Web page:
Some of Australia’s leading ecologists are with government representatives, conservation groups and landholders on Kangaroo Island this week to develop a recovery plan for bushfire-affected wildlife and threatened species.
The three-day workshop will identify short and long-term strategies for Kangaroo Island’s unique and threatened wildlife in the move from emergency response to recovery.
Department for Environment and Water (DEW) Conservation and Wildlife Director, Lisien Loan, said it was the first time the national scientific community had met with conservation managers on Kangaroo Island to discuss in detail the impact of the recent fires on wildlife, including threatened and endemic species.
The workshop has been organised by DEW in partnership with the Australian Government’s Department of Agriculture, Water and the Environment and the National Environment Science Program (NESP). It has been funded by the Australian Government.
Attendees include Threatened Species Commissioner Dr Sally Box, the Director of the NESP Threatened Species Recovery Hub, Professor Brendan Wintle, and the chair of South Australia’s Wildlife and Habitat Recovery Taskforce, Dr Felicity-ann Lewis.
Dr Box said the recovery workshop was a valuable opportunity for a range of partners to gather to work out how to best support the animals and plants affected by the recent fires.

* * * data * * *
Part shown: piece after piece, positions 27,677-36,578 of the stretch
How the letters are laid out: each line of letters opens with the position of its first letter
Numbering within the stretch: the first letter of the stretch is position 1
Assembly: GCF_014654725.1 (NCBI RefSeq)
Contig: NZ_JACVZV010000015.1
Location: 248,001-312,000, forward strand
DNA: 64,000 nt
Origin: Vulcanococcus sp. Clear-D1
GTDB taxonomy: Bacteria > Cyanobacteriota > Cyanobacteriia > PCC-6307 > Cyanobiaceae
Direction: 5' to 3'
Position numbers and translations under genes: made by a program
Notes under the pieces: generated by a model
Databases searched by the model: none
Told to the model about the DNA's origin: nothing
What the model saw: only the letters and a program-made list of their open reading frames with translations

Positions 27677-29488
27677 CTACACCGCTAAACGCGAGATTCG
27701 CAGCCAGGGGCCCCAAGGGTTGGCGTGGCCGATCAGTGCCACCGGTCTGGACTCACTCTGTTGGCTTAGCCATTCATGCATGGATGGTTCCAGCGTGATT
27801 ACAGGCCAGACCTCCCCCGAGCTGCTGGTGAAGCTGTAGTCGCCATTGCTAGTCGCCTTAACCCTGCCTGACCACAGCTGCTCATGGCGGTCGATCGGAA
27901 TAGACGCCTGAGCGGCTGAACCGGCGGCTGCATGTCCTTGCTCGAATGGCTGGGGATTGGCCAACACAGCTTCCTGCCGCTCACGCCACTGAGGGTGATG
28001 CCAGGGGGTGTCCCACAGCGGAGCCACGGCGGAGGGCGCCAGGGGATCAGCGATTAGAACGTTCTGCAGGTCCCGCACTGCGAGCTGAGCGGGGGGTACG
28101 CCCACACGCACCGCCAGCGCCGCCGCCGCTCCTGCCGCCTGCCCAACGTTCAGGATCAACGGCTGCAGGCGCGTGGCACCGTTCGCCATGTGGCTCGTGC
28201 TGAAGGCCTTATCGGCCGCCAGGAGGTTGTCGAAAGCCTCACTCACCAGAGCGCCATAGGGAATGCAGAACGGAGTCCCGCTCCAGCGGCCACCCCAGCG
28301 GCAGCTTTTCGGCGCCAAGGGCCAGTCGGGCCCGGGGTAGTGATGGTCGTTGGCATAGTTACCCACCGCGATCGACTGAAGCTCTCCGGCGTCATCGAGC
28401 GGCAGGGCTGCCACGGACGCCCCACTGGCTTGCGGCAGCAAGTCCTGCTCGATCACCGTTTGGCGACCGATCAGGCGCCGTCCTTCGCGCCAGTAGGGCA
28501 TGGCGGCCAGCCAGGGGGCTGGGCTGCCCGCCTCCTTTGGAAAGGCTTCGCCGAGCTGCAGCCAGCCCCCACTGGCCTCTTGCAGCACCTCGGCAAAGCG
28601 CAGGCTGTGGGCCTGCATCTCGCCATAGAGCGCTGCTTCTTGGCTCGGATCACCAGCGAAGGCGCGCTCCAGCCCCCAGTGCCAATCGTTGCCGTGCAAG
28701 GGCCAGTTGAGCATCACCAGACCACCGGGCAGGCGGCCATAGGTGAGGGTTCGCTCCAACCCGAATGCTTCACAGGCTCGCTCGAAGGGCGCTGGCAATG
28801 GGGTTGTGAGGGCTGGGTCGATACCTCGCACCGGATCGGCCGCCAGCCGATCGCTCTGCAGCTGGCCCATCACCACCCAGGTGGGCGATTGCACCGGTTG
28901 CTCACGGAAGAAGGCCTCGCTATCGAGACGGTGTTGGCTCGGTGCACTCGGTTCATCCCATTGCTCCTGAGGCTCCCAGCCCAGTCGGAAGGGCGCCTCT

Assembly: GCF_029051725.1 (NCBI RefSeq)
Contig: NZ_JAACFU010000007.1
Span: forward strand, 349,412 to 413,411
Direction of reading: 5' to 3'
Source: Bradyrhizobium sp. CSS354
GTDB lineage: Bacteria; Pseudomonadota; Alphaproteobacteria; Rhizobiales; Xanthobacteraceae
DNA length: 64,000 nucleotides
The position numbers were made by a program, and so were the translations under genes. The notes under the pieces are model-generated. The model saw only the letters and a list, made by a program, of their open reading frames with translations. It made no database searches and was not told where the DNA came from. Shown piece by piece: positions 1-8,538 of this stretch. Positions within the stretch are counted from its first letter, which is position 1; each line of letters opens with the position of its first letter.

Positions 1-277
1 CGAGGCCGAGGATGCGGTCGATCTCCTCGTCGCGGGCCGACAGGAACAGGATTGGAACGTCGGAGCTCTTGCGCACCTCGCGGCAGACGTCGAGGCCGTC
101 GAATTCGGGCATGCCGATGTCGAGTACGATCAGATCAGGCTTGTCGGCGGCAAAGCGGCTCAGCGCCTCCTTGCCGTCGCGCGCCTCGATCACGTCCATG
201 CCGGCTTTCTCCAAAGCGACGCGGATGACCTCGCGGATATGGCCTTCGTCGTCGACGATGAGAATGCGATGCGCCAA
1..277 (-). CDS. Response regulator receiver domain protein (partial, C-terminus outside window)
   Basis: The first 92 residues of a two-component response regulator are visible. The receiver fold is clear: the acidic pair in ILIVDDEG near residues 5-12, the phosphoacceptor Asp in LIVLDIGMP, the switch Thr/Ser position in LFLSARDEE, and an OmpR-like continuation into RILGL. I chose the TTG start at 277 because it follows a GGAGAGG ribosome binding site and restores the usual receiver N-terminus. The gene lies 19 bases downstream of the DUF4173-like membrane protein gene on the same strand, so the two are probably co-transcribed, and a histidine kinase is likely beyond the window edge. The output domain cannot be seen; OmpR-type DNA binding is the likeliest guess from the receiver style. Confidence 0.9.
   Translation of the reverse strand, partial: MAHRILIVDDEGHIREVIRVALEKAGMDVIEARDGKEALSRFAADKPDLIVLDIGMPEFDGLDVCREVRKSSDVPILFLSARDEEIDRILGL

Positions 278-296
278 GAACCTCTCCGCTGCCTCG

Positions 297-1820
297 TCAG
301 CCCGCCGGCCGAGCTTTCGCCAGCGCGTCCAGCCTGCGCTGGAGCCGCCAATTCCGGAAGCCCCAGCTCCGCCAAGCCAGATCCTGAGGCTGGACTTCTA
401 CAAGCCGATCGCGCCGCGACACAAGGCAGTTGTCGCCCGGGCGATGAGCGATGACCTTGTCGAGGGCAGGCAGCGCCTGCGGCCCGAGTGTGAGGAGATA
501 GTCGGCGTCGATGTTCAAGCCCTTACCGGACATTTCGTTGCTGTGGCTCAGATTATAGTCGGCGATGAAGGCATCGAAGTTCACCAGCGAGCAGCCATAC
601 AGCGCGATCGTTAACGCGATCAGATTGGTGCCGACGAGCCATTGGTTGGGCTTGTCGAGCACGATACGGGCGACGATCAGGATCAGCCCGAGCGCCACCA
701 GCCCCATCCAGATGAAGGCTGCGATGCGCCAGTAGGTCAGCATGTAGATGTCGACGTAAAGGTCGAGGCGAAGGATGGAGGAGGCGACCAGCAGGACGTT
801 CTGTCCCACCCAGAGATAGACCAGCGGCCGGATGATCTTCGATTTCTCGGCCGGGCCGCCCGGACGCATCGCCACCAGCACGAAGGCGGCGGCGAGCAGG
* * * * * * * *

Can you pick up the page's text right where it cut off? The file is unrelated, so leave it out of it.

“I am encouraged by the spirit of collaboration and the willingness of people to come together to provide the support that Kangaroo Island’s native species need right now,” she said.
The key species of concern are:
- Kangaroo Island glossy black cockatoo
- Kangaroo Island dunnart
- Mallee-heath dependent threatened flora and fauna, including:
- birds (KI southern emu-wren, western whipbird, bassian thrush)
- mammals (southern brown bandicoot, KI echidna, little pygmy possum)
- threatened flora.
The workshop will produce a summary of the current state of knowledge and the impact of the fires on these species, as well as reviewing initial emergency response actions.
It will ultimately inform the development of a wildlife recovery plan for Kangaroo Island being developed by DEW. It will also identify opportunities for partnerships with the community, research institutions, industry, government and the philanthropy sector and act as a key input into the work of South Australia’s Wildlife and Habitat Recovery Taskforce.
The National Parks and Wildlife Service SA has joined forces with Nature Foundation SA to launch a special fund to re-establish habitat for wildlife in the state’s bushfire-ravaged regions. Donate by visiting the Nature Foundation website.